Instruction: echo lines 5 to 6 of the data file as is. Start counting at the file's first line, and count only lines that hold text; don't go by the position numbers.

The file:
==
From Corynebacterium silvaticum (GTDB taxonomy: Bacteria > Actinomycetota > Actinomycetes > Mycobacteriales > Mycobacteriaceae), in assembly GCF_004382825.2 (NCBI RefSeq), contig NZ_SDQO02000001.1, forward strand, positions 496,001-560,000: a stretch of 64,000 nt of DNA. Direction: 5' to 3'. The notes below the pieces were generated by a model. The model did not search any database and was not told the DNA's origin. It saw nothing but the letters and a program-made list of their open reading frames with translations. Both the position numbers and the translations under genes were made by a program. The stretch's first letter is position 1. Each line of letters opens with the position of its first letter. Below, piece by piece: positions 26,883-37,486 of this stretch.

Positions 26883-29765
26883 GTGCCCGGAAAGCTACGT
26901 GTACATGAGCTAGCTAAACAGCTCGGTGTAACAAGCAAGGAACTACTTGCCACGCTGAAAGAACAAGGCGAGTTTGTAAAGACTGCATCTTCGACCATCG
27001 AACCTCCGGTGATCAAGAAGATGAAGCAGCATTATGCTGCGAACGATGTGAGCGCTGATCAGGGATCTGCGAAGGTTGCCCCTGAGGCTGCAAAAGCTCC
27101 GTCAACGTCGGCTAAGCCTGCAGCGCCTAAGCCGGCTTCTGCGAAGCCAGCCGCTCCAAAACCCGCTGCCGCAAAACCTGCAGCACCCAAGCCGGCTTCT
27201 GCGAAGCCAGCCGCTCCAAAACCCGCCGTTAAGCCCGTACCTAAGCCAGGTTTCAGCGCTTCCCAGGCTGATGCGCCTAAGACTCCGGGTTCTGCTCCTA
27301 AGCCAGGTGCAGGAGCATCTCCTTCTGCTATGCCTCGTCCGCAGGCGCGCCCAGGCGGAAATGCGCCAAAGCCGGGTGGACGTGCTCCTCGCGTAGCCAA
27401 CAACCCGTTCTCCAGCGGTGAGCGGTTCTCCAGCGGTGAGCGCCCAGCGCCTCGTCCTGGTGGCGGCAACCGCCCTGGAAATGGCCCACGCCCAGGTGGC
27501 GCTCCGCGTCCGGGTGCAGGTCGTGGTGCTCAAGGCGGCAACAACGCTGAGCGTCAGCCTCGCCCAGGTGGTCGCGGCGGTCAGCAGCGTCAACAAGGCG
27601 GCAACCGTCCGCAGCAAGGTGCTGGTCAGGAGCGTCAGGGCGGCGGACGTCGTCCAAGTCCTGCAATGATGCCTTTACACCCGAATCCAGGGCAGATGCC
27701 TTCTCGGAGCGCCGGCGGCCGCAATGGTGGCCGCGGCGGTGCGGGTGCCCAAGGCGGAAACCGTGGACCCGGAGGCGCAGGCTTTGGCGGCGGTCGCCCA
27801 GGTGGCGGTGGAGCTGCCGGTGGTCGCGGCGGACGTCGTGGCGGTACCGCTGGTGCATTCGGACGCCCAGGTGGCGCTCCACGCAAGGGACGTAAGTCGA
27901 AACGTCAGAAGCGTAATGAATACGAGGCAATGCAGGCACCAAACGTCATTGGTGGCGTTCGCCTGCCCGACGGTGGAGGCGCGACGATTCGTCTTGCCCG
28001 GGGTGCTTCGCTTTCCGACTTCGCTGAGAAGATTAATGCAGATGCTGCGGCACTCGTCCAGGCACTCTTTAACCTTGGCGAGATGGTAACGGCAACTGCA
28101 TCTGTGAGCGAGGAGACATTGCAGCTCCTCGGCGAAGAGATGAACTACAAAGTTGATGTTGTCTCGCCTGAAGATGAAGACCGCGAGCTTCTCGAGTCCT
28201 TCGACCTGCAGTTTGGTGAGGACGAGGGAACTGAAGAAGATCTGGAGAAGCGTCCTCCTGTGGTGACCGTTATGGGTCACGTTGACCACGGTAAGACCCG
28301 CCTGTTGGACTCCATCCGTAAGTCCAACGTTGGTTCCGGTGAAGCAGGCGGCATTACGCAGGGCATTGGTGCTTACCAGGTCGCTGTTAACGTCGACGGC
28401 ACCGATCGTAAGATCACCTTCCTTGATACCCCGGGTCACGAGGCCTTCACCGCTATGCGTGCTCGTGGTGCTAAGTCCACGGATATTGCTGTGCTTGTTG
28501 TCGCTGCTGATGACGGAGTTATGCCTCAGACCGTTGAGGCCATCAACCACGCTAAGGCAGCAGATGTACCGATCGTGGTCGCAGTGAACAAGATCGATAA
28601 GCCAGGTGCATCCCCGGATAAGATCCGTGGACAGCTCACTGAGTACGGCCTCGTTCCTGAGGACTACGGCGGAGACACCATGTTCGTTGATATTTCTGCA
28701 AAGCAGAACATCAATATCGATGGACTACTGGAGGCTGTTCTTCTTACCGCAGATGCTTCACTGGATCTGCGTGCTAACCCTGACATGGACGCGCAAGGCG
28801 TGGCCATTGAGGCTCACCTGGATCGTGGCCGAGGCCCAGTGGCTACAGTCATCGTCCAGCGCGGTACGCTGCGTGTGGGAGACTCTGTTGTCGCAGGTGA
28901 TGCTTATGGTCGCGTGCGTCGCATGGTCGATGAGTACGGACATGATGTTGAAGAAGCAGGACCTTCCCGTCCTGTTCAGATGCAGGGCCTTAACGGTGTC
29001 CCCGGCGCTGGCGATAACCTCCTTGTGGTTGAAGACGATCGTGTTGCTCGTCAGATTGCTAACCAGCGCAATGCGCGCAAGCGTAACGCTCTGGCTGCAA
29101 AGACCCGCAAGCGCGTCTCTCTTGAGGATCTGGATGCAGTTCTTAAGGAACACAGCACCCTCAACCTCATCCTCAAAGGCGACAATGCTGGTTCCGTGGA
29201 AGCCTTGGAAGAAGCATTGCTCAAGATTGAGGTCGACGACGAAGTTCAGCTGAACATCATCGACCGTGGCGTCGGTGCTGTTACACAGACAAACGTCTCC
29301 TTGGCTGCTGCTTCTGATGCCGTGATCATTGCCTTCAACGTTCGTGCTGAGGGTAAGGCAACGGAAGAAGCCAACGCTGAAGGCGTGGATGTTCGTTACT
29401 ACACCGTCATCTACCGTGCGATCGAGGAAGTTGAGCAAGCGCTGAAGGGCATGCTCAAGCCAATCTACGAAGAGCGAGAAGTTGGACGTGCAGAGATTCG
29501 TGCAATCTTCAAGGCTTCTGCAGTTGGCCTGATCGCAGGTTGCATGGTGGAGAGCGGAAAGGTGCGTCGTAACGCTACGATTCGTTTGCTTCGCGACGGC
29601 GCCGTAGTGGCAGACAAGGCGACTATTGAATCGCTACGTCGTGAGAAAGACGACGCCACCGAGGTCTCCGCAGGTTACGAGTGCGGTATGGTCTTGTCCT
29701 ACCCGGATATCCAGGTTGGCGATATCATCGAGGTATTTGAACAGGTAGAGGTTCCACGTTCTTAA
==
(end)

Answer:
27001 AACCTCCGGTGATCAAGAAGATGAAGCAGCATTATGCTGCGAACGATGTGAGCGCTGATCAGGGATCTGCGAAGGTTGCCCCTGAGGCTGCAAAAGCTCC
27101 GTCAACGTCGGCTAAGCCTGCAGCGCCTAAGCCGGCTTCTGCGAAGCCAGCCGCTCCAAAACCCGCTGCCGCAAAACCTGCAGCACCCAAGCCGGCTTCT